The common advice is usually to walk away with a broken heart today as a better alternative to the pain of a sickle cell child in the future.
The various combinations and the danger they pose, if ignored, are plastered all over internet timelines to prevent the tragedy of giving birth to sickle cell patients.
They tell those in relationships and prospective partners to find out their partner’s genotype. If the partners have the misfortune of creating unhealthy combinations, they are advised to disengage.
Instagram pages are filled with broken-hearted people who came to this realization late asking for advice on the way forward after investing so much into the relationship.
The common advice is usually to walk away with a broken heart today as a better alternative to the pain of a sickle cell child in the future. It’s a noble and well intentioned advice.
Marriage through religious dogma and ethnic culture has grown to become a necessity in human behaviour. Through marriage we’ve been able to guarantee our continued survival as a species, growing from a few thousand people to billions all over the world.
Due to the popularity of religion and ethnic beliefs, marriage became the most legitimate way of procreating and we’ve taken advantage of this quite well; however, there are quite a lot of us now and we are no longer in danger of extinction from lack of procreation meaning the goal of marriage is now a lot more than just simply a legitimate means of procreating.
It has become a tool for financial security, emotional dependence and fulfilment of romantic notions.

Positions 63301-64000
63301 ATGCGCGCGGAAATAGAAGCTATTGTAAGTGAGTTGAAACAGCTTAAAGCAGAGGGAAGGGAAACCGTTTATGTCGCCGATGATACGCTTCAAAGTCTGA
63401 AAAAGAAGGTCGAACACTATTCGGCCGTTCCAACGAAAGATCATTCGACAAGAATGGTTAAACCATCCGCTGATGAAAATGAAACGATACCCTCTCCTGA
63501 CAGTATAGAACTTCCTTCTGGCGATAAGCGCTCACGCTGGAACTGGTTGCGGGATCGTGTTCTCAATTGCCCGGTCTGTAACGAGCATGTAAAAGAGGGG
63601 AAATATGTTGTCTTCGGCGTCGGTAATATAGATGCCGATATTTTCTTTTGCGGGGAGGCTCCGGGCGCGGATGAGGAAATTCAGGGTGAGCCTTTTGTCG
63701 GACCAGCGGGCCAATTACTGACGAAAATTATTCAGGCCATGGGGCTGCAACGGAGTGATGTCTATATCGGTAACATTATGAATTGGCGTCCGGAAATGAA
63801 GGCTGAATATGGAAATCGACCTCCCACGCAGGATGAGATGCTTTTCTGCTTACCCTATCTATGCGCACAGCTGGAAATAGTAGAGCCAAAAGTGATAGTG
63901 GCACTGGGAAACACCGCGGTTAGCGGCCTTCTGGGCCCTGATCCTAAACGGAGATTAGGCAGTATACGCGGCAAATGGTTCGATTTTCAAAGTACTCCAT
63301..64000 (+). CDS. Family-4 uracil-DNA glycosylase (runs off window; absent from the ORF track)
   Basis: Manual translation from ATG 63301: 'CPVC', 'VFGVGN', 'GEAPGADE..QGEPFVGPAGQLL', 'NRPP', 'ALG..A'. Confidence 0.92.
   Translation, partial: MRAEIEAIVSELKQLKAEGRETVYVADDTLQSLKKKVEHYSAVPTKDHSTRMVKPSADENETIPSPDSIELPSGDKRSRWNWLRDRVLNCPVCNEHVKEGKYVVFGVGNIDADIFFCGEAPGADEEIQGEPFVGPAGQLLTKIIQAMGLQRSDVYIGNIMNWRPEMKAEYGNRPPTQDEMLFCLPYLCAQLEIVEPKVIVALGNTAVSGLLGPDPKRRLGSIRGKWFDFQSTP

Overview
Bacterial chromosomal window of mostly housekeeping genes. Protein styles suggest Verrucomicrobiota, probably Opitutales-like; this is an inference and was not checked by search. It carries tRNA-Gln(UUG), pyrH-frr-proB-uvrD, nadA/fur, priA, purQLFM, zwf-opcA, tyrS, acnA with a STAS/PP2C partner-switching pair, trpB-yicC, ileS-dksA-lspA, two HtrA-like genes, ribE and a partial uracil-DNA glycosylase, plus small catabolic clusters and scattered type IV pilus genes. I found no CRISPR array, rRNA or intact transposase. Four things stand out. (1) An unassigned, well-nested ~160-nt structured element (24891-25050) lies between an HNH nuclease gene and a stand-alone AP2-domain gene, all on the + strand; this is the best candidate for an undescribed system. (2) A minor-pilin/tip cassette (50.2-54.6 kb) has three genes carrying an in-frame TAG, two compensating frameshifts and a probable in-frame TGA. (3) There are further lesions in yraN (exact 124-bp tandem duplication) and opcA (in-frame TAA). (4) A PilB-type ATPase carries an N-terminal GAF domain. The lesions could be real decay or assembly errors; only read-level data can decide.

The primary purpose of marriage in application has been ticking a box in the human ladder of achievement and procreating in an acceptable fashion. Today, we have millions of people getting married all over the world with majority of them being in service of these societal and religious norms, a trend that seems to be prevalent the most among developing nations.
This has unwittingly led to the habit of prioritizing biological factors over emotional and mental compatibility when choosing a partner, manifesting in well-meaning pieces of advice such as breaking up with a trusted lover because of genotype incompatibility.
While marriage today has evolved from simply being a legitimate way of procreating, it is still a leading factor for it, and the ability to give birth to a healthy child is still important in choosing a partner but why should the validity of two consenting adults who love each other be dependent on their ability to reproduce?
Two leading forces made marriage into a necessity in human construct, religion and ethnic culture.
Christianity, the top contributing religion to the marriage movement, enjoins its followers in its holy book, the Bible, to procreate but not until after the union with a companion. The Bible speaks heavily on procreating but not until a companion was found for Adam, establishing the hierarchy of importance: first a companion, then procreation.
Finding a companion isn’t an easy task. Anyone who has dated in the 21st century understands the rarity of finding someone who genuinely wants to be with you.
The rarity of this phenomenon has led to a growth in the loneliness index of the human population.